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The Silent World of Nicholas Quinn by Colin…
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The Silent World of Nicholas Quinn (original 1977; edition 1979)

by Colin Dexter

Series: Morse (3)

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8292518,184 (3.61)39
"Morse had never ceased to wonder why, with the staggering advances in medical science, all pronouncements concerning times of death seemed so disconcertingly vague." The murder of a deaf academic in his North Oxford home is the start of a formidably labyrinthine case for Chief Inspector Morse as he tries to track down the killer through the insular and bitchy world of the Oxford colleges...… (more)
Member:anabernathy
Title:The Silent World of Nicholas Quinn
Authors:Colin Dexter
Info:Pan (1979), Edition: paperback / softback, Paperback
Collections:Your library
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The Silent World of Nicholas Quinn by Colin Dexter (1977)

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a deaf teacher learns of exam scam
  ritaer | Apr 22, 2020 |
The Silent World Of Nicholas Quinn (1977) (Insp. Morse #3) by Colin Dexter. While it seems that the college cheating scandal that enamored the nation just a few short months ago has managed to disappear from the news, Colin Dexter has captured the essentials within this novel. While he didn’t quite envision what has happened here in the colonies, the heart of the matter shines through.
There is an Oxford Examinations Syndicate which runs, validates and verifies school testing in many places throughout the realm of British influence. One of the latest additions to the staff is the deaf Nicholas Quinn, who not only lipreads but manages to get himself killed. Morse and Lewis are soon elbow deep in academics, another murder, and something happening at the local cinema where many of the involved have tickets to view “The Nymphomaniac”.
As usual in the novels, Morse leaps at many, many deductions and conclusions, but inevitably gets the culprit.
A little slow in spots, or perhaps I was just distracted by my wife Shelly modeling the latest virus mask she has sewn up.
Stay together staying apart. ( )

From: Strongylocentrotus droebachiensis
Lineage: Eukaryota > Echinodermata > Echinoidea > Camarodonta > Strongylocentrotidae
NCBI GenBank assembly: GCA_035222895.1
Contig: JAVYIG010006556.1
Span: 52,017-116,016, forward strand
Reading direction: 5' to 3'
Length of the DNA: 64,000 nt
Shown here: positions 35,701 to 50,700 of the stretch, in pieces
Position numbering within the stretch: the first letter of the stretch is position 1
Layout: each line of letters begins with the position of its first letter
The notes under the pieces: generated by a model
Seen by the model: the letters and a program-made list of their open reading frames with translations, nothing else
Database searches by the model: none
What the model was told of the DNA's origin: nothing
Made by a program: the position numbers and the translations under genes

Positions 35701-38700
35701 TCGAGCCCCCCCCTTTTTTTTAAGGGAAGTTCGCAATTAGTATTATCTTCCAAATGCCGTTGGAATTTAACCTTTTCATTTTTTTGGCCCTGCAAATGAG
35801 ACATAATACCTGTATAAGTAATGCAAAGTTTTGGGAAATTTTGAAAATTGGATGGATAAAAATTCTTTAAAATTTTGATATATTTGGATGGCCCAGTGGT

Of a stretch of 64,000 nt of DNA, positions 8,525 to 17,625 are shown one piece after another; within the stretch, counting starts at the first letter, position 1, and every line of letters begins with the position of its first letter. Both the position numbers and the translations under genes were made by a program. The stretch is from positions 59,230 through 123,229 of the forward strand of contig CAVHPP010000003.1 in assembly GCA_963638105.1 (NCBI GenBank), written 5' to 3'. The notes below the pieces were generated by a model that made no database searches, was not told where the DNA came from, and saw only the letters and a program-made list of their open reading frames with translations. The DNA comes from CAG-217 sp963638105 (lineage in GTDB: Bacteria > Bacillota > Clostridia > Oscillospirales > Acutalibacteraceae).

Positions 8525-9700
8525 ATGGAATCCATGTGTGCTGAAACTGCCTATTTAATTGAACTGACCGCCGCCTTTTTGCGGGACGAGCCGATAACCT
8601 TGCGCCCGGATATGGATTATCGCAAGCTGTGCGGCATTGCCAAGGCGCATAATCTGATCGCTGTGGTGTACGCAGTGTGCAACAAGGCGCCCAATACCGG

TomDonaghey | Apr 10, 2020 |
This, the third of Dexter’s Morse novels, shows more depth in the writing style compared to the first two novels, and much more development of Morse’s character. ( )
  TheEllieMo | Jan 18, 2020 |
This Inspector Morse installment was a vast improvement over the previous one, and I suspect the novels will continue to get better in both plot and characterization. Morse is still trying to ply his assistant Lewis with beer and sherry and excursions to a few blue movies, but it's not without its critique, as Lewis notes that Morse can be needlessly crude at times. It is 1977 Oxford after all, where sexism is both a town and gown preoccupation. ( )
  Virginia-A | Dec 21, 2016 |
The Silent World of Nicholas Quinn by Colin Dexter is part of the Inspector Morse books, a series that I hadn’t read in some time. This particular book was originally published in 1977 and it’s style is reminds one of detective stories written in the 1940s and 50s. The reader is not privy to the inner workings of Inspector Morse’s mind, we are rather his audience that he plays to, announcing the murderer and his methods at the end of the book. We also learn very little of his private life away from the actual job of detecting.

Set in the university town of Oxford, this case deals with the Foreign Examination Board and the murder of one it’s appointees. Somehow, Morse decides that the murderer must be one of the small group of people who work there, and so most of the book is about this small academic organization. Along the way there is a secondary murder, and the book is rife with red herrings and a few twists to keep the reader guessing.

Personally, I am not sure whether I will continue with this series, I didn’t find Morse particularly likeable or sympathetic. The story was very well written, but some of the very characteristics that I enjoy in the Inspector Frost books by R.D. Wingfield, I found intolerable here. I missed the tongue-in-cheek humor which helps to offset the rudeness and arrogance. ( )
  DeltaQueen50 | Jan 10, 2016 |
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